HBO Telefilm Comes Out of Hiding


The story of a family forced to flee under the protection
of the federal government after its patriarch runs afoul of his crime bosses, Home Box
Office's latest telefilm, Witness Protection, is an above-average look at
ordinary people in an extraordinary situation.

The story, based on an article in The New York Times
, begins as Bobby Batton (Tom Sizemore) -- a low-level bookkeeper in an Boston
organized-crime outfit -- finds his home under siege by someone who attempts to kidnap his
five-year-old daughter. Apparently, someone has "ratted him out" to his boss,
and now both he and his family are at risk.

Once the family moves on to a motel, the FBI moves in, also
wanting to get Bobby --specifically for testimony that can bring down his former employer.
He is eventually persuaded that relocation via the government's Witness Protection
Program is better for his family than a life on the run.

The Battons are then moved to a secret government facility,
where U.S. Marshal Steve Beck (Forest Whitaker) is assigned the difficult task of getting
Bobby; his wife, Cynthia (Mary Elizabeth Mastrantonio); and children Sean and Suzie to
accept the reality of their situation and their new identities. The nondescript government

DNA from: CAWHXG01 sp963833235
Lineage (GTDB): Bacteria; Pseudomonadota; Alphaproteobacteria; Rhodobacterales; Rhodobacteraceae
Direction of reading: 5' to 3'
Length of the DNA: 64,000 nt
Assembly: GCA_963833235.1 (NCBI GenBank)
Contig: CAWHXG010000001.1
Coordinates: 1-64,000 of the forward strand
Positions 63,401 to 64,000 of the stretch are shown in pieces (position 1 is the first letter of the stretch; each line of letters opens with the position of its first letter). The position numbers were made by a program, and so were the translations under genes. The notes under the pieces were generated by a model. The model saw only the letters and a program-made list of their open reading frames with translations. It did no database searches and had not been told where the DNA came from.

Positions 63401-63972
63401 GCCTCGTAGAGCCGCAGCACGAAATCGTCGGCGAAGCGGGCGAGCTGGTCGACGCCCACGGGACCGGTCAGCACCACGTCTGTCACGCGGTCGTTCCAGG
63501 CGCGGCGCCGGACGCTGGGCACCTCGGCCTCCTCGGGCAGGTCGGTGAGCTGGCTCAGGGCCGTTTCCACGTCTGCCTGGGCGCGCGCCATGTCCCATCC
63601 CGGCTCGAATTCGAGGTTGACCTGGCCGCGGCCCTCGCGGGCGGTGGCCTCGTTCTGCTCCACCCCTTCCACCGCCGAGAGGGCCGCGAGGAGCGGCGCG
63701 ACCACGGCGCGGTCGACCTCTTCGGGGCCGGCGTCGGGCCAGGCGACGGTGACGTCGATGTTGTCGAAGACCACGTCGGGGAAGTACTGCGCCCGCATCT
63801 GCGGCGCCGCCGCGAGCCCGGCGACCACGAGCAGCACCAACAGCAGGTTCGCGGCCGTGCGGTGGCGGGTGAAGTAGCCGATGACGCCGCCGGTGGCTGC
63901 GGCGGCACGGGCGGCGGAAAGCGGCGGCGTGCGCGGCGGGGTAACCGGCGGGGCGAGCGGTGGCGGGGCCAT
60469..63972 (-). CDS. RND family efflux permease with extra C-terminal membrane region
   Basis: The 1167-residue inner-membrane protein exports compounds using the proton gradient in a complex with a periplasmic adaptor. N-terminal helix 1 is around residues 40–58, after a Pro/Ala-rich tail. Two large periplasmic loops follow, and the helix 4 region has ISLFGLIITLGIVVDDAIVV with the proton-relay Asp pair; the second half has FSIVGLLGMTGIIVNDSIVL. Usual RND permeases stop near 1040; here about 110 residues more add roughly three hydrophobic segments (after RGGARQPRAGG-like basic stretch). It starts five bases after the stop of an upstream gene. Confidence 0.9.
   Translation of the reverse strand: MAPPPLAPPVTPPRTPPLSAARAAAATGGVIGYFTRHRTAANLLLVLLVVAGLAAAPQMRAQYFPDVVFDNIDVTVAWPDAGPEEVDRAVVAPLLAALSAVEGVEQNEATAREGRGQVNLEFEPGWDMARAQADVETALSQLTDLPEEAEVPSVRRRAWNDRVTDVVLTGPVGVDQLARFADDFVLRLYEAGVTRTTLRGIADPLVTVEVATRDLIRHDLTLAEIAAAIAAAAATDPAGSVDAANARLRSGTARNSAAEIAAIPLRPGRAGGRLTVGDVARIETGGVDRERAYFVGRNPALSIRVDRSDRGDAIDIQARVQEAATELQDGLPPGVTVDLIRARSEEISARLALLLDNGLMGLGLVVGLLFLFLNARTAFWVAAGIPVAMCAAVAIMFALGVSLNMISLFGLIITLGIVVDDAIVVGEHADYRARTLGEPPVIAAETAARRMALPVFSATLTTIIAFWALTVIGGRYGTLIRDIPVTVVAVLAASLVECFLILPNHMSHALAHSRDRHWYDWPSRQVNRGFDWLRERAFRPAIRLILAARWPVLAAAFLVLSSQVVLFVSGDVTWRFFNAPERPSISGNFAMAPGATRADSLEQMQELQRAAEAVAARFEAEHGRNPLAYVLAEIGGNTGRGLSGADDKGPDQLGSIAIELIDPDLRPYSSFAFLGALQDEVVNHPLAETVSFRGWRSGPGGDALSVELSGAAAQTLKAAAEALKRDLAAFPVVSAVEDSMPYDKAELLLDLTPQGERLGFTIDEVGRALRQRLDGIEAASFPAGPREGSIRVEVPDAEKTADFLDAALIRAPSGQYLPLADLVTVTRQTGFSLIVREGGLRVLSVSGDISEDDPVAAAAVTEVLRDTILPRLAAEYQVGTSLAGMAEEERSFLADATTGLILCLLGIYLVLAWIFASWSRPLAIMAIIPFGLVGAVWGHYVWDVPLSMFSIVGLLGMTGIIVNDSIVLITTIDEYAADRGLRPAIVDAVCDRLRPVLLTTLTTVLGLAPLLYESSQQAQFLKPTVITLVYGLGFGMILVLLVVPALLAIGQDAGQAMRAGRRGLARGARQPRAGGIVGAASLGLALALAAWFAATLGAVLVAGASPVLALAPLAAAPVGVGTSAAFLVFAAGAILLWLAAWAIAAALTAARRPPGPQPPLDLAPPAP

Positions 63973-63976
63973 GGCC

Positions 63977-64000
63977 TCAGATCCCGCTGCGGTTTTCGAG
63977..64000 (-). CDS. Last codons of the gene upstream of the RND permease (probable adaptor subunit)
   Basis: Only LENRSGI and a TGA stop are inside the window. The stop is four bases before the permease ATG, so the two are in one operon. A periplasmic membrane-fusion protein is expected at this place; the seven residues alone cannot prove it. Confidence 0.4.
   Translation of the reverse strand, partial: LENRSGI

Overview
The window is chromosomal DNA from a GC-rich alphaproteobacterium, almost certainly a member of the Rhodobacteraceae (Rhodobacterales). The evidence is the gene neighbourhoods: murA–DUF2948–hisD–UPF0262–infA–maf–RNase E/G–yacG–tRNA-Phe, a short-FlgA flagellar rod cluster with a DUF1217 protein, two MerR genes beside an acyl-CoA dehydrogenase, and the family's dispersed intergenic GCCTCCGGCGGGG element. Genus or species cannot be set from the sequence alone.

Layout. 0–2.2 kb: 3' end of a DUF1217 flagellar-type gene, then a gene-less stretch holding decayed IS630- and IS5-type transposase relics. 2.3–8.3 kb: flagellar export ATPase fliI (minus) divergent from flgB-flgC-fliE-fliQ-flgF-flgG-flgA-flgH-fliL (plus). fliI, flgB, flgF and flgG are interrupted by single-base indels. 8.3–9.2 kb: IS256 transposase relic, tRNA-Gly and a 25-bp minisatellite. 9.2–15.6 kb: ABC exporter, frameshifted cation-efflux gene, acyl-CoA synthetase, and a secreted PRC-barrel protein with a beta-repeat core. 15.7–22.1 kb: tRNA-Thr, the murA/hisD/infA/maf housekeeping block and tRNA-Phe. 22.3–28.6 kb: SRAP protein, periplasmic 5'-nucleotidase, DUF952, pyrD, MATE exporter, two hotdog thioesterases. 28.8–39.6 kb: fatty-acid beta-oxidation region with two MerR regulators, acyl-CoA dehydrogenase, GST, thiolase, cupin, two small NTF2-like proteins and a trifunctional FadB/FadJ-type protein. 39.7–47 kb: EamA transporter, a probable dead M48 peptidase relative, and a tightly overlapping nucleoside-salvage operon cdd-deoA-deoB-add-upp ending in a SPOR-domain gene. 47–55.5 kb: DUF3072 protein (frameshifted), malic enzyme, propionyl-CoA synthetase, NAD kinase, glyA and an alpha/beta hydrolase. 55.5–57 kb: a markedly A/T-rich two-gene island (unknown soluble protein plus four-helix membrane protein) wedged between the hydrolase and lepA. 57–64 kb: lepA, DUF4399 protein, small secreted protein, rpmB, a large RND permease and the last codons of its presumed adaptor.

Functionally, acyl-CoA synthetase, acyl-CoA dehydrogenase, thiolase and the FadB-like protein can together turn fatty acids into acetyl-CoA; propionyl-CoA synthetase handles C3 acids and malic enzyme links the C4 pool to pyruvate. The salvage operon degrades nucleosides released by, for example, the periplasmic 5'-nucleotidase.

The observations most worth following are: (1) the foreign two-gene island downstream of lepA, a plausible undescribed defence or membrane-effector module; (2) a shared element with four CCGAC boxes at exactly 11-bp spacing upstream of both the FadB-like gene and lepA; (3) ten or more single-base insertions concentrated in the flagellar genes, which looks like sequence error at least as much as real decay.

facility where they go for five days of training becomes an emotional crucible for the

Sean (Shawn Hatosy) is a talented student at an elite
Boston prep school who had been gearing up toward a stint at Harvard University and a life
with his girlfriend, and he blames his father for what he has lost.

Hatosy's depiction of Sean's emotional wrestling
over whether or not to stay with the family -- which includes one explosive confrontation
with his father -- is the film's best performance.

Cynthia also has a difficult time coming to grips with the
situation, particularly when the marshal tells her the family is broke -- information that
had been kept from her by her husband. Mastrantonio does a solid job of depicting
Cynthia's transformation, as she takes a more active and equal role in the family,
almost supplanting her husband at the head of the table.

Sizemore's performance is the film's one
disappointment. Given the most to do of any character except perhaps Cynthia, Sizemore
delivers a mostly listless performance with only a couple of emotional peaks. He goes from
apathy to anger, without showing much range in between.

There are only a few brief glimpses into the
character's struggle with going from criminal tough guy to a man barely in control of
his own family, and Sizemore fails to take advantage of an opportunity there.

Overall, Witness Protection offers a compelling two
hours of intense family drama.

The film premieres on HBO Saturday, Dec. 11, at 8 p.m.